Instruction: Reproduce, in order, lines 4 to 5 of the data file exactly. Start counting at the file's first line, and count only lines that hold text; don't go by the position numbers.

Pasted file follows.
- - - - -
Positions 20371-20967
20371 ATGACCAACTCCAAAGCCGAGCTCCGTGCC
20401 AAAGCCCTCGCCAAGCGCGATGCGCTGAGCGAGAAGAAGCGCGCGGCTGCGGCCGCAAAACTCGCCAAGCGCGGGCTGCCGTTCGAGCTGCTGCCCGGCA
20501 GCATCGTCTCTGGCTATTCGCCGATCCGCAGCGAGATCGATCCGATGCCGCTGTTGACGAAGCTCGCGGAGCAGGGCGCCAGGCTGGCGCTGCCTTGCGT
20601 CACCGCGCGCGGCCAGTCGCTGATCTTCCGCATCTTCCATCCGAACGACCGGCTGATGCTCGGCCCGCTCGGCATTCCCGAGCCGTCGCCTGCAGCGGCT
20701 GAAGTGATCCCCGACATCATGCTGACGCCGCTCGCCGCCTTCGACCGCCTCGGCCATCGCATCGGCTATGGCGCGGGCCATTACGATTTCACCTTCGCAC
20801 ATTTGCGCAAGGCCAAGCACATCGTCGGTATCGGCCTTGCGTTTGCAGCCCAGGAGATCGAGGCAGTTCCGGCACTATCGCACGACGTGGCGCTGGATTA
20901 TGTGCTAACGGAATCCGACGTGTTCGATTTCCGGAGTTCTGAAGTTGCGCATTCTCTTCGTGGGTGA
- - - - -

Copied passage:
20501 GCATCGTCTCTGGCTATTCGCCGATCCGCAGCGAGATCGATCCGATGCCGCTGTTGACGAAGCTCGCGGAGCAGGGCGCCAGGCTGGCGCTGCCTTGCGT
20601 CACCGCGCGCGGCCAGTCGCTGATCTTCCGCATCTTCCATCCGAACGACCGGCTGATGCTCGGCCCGCTCGGCATTCCCGAGCCGTCGCCTGCAGCGGCT